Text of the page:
The Book of Genesis, being the very first book of the Bible, is one of many beginnings. It tells us how and when everything was made, from how the solar system came to be, the earth, the plants, the creatures, and finally, the human beings. All was well until Genesis 3; here, we are introduced to how sin came into the world. Satan, who at this time had already rebelled against God (Revelation 12:7-10), came into the serpent to lure Adam and Eve into sinning against God. Adam and Eve disobeyed, and in came sin. Sin came through Adam and death (the penalty of sin) through sin, so death spread to all men because all sinned (Romans 5:12-13). Just like David, we are all sinners from the point of our conception (Psalms 51:5).
Now sin is anything that goes against the will of God. Sin is, basically, missing the mark. When an archer shoots, he tries to hit the bullseye. However, if there is a 0.000001 deviation from the target, that shot will have fallen short. So sin is being off target. Our target is Christ (Romans 8:29); if we are not like him, who knew no sin, we are sinners deserving of death (Romans 3:23). God requires 100% perfection, and anything short of that is sin. Without such perfection, we cannot qualify for eternity with God (Hebrews 12:14-15). Now all have sinned and fallen short of God’s glory. So what should we all receive from God?
God has the moral authority to judge since he cannot be hypocritical. He is not involved in any evil. He has no sin in him. He is Holy (Deuteronomy 32:4). In fact, of all of his attributes, we find his holiness repeated three times, “Holy Holy Holy is the Lord God Almighty” (Revelation 4:8). It is upon the grounds of his holiness that God will stand as judge of all things. We wouldn’t want a judge guilty of murder to give a verdict over a murder case. Justice is served not only based on the law’s integrity but also on the judge’s integrity. God is so holy that no one can see him and live. This is because of the nastiness of our sins (Exodus 33:20).
Justice refers to one receiving what they deserve. For instance, if one works, they earn money. When people go to court, they present their cases for the truth to be established. The accused person will be declared either innocent or guilty based on the evidence collected through witness testimonies. In our case, God is the ultimate judge (Ecclesiastes 12:14) since he is everywhere and he knows everywhere. You cannot hide from him (Jeremiah 23:23-24). He knows everything (Proverbs 15:3). He sees everything that everyone is doing (Job 34:8); hence his judgment is true and just. At the same time, God is sovereign. He has authority over everyone and everything since he created all things.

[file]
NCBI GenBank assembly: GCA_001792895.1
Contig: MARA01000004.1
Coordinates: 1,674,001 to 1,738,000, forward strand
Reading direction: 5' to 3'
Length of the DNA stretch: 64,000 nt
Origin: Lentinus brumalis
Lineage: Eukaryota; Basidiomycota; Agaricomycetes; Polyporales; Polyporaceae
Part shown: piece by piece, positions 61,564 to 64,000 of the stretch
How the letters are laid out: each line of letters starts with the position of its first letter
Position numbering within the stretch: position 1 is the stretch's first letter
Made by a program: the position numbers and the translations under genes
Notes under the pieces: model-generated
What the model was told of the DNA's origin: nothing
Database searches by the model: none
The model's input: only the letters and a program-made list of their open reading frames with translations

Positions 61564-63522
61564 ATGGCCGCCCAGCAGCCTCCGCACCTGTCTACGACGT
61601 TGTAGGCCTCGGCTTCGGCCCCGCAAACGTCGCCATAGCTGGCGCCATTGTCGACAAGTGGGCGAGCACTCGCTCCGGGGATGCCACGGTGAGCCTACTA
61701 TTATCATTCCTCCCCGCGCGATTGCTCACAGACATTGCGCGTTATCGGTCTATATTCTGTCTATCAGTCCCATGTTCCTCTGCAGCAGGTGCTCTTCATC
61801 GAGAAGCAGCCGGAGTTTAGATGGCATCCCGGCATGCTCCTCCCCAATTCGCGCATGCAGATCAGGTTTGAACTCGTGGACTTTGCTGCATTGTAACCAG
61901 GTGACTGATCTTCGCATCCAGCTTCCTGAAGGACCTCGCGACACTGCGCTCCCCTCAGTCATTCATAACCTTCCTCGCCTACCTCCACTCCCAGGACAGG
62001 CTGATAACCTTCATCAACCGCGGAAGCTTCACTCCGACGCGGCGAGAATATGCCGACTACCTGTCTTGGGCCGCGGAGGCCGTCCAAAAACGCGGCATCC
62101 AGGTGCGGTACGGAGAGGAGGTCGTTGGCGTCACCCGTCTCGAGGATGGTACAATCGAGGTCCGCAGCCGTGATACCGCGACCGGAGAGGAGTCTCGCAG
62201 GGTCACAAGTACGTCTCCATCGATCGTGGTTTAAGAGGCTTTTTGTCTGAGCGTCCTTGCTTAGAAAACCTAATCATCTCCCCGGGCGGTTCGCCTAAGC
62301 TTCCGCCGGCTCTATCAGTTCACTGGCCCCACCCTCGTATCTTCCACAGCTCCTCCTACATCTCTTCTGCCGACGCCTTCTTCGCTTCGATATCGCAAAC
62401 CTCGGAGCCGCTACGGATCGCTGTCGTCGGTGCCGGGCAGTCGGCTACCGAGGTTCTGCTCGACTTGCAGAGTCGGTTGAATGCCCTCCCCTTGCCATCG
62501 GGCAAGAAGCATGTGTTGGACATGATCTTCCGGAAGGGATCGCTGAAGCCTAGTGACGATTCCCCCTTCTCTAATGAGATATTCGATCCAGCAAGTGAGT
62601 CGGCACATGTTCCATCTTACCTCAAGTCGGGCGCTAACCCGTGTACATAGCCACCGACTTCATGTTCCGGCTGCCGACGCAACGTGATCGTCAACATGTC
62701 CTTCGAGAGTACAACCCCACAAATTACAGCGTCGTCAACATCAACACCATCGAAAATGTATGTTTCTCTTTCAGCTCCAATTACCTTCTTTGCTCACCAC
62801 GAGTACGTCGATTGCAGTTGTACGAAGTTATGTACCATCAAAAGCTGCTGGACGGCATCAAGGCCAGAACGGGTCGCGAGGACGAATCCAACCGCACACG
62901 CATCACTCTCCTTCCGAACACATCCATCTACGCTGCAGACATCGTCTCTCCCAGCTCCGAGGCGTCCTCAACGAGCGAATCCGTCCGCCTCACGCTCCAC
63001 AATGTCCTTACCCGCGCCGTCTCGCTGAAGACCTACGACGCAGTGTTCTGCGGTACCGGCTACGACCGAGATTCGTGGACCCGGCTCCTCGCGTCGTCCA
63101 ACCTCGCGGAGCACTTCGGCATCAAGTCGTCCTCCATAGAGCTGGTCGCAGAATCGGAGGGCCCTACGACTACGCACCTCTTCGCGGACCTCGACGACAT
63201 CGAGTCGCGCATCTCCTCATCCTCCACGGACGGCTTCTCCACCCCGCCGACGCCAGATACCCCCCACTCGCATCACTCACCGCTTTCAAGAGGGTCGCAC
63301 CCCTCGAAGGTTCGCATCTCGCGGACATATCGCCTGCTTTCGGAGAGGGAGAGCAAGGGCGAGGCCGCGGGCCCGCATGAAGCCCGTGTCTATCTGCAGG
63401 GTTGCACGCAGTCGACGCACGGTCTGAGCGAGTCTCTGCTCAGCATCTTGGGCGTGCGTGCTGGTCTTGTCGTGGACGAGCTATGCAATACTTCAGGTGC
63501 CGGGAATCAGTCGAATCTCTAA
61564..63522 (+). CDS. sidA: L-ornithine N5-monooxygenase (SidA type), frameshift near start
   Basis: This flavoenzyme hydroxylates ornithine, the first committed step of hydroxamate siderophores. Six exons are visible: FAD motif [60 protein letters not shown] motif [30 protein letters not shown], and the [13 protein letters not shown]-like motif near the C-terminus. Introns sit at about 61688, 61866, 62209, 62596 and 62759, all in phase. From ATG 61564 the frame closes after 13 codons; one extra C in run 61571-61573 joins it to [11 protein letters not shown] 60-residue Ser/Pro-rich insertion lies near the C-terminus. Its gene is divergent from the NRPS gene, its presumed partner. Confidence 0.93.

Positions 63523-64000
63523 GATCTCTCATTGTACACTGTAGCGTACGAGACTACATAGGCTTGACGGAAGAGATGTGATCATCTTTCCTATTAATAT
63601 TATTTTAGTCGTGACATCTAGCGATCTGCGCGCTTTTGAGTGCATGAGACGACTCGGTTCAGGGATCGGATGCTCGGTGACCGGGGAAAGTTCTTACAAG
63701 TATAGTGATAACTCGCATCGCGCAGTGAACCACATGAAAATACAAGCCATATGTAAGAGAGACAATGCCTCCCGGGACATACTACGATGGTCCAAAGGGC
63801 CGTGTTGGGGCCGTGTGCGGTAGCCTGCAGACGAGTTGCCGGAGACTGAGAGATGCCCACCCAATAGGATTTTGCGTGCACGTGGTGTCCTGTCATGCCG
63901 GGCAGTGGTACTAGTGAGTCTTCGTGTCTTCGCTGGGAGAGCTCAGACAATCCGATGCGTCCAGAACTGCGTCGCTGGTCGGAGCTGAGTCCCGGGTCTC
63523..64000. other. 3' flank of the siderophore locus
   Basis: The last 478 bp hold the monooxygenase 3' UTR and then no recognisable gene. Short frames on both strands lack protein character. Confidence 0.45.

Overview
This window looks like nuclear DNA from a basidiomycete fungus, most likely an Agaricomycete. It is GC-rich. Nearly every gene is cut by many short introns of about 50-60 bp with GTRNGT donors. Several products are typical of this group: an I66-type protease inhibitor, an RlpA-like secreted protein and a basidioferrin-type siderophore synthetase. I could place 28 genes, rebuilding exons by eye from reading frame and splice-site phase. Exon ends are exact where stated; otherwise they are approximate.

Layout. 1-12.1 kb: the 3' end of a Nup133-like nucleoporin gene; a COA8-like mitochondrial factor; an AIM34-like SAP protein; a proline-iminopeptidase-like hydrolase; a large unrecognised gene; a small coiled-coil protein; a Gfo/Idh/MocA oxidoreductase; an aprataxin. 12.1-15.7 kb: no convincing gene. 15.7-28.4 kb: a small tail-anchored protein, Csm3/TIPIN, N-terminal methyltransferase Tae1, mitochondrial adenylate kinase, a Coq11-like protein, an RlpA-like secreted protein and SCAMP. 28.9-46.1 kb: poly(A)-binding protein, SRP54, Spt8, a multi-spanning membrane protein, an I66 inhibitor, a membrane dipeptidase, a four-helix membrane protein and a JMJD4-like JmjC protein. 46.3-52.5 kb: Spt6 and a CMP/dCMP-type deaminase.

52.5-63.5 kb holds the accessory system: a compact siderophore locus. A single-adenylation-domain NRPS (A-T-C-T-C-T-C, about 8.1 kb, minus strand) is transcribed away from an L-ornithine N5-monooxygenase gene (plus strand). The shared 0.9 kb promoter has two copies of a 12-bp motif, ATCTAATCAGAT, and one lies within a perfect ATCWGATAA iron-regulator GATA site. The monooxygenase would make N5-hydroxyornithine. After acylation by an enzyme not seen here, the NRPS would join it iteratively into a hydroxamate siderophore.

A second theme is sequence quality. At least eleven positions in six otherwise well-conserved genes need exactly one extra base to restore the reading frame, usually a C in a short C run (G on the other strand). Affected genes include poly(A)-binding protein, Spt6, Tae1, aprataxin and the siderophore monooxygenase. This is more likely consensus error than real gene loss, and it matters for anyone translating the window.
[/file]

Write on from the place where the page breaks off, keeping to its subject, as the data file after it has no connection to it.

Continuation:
God can question man, but no man can instruct or question him (Daniel 4:35). In order to dispense justice, one needs to check all the above elements; power, truth, and the law, since God is the lawgiver (James 4:12). To declare one as guilty, a good judge will try to determine the intentions of the accused person. To know someone’s intention, one must be able to read hearts. Unlike human judges who only look for outside indicators of intent, God knows the inclinations of our hearts, for he alone knows the hearts of all men (1 Kings 8:39). God doesn’t just judge the actions and inactions of men; he will also put to trial the intentions of their hearts and minds (Psalm 7:9). These qualities show us that God is a just judge.
We have established that all men are sinners and God is Holy and just. The question is, What should a Holy and Just God do to sinful man? What do you deserve to receive from God? No one could stand if God were to treat us as our sins deserved (Psalms 130:1).
Many might assert that God is loving and forgiving of iniquity, transgression, and sin. In as much as all these things are indeed true, still, by no means does God let go of the guilty (Exodus 34:7). How, then, can man escape his guilt? The answer is grace. In this context, grace refers to unmerited favor. Think of it this way; you have been declared guilty of a crime since all evidence shows you are the offender. Upon sentencing, the judge then goes ahead and goes to jail on your behalf so that you can now walk from the court as a free man, no longer guilty. Now this is grace. The judge was under no obligation to take your place. His work was only to dispense justice and condemn you for your crime. Grace doesn’t work in opposition to justice but rather in tandem with it.
Since no one can fulfill the requirements of God’s law perfectly due to our sinful nature, we cannot, therefore, please God by what we do (Romans 8:7). Because of this, God chose to send his sinless Son in the likeness of sinful flesh to be a sin offering and to fulfill the righteous requirement of the law on our behalf (Romans 8:3-7). Hence, Christ received God’s justice for sin on the cross for all who believe in him (2 Corinthians 5:21). Christ became our substitute so that he might reconcile us to God.
Salvation is essentially a gift since it is obtained through the gracious work of God. In Christ, justice is done, and grace is dispensed. So, by grace, you have been saved through faith, and this is a gift of God to us (Ephesians 2:8). We cannot claim that we deserve to be saved from sin since we have not done anything to save ourselves. Regarding our sinful nature, we are like leopards with their spots. Until God works to save us, we remain eternally doomed because the inclinations of our hearts are nothing short of evil (Jeremiah 13:23).
Believing in Jesus Christ as your Lord and Saviour means receiving the gift of grace, salvation. No matter how wicked you were, deserving of death, you can now have eternal life through Jesus Christ our Lord (Romans 6:23). “…now is the day of salvation.” Believe in Jesus, and you will receive your gift today. To receive Christ, click here.